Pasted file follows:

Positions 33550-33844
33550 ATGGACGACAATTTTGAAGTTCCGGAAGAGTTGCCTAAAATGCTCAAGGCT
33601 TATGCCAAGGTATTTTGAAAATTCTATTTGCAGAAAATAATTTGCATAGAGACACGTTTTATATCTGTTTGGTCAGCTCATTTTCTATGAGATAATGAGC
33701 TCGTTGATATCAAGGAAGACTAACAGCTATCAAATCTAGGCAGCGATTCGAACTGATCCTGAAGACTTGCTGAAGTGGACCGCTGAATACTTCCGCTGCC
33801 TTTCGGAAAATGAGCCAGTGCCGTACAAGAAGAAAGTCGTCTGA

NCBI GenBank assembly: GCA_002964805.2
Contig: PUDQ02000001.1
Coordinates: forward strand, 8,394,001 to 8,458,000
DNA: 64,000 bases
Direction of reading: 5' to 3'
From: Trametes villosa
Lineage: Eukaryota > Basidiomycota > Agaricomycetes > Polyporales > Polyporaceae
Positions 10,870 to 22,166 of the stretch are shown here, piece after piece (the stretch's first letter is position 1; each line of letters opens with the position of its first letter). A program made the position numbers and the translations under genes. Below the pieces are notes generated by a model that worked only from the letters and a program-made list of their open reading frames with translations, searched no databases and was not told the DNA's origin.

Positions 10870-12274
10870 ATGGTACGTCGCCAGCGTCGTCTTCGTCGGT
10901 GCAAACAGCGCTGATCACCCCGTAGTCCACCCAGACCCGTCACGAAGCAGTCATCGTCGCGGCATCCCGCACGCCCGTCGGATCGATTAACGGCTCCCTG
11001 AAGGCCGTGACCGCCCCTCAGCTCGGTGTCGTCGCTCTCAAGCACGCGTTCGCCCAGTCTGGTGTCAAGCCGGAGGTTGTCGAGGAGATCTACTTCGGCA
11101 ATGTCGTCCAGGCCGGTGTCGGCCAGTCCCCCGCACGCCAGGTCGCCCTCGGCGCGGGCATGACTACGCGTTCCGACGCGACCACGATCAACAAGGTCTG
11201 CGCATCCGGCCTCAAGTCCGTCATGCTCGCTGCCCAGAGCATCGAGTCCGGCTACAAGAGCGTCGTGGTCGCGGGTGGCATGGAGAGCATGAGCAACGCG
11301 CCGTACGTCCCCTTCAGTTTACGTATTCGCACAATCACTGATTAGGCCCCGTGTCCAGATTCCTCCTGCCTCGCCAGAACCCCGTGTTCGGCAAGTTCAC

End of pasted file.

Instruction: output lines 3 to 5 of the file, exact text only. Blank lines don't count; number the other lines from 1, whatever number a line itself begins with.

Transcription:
33601 TATGCCAAGGTATTTTGAAAATTCTATTTGCAGAAAATAATTTGCATAGAGACACGTTTTATATCTGTTTGGTCAGCTCATTTTCTATGAGATAATGAGC
33701 TCGTTGATATCAAGGAAGACTAACAGCTATCAAATCTAGGCAGCGATTCGAACTGATCCTGAAGACTTGCTGAAGTGGACCGCTGAATACTTCCGCTGCC
33801 TTTCGGAAAATGAGCCAGTGCCGTACAAGAAGAAAGTCGTCTGA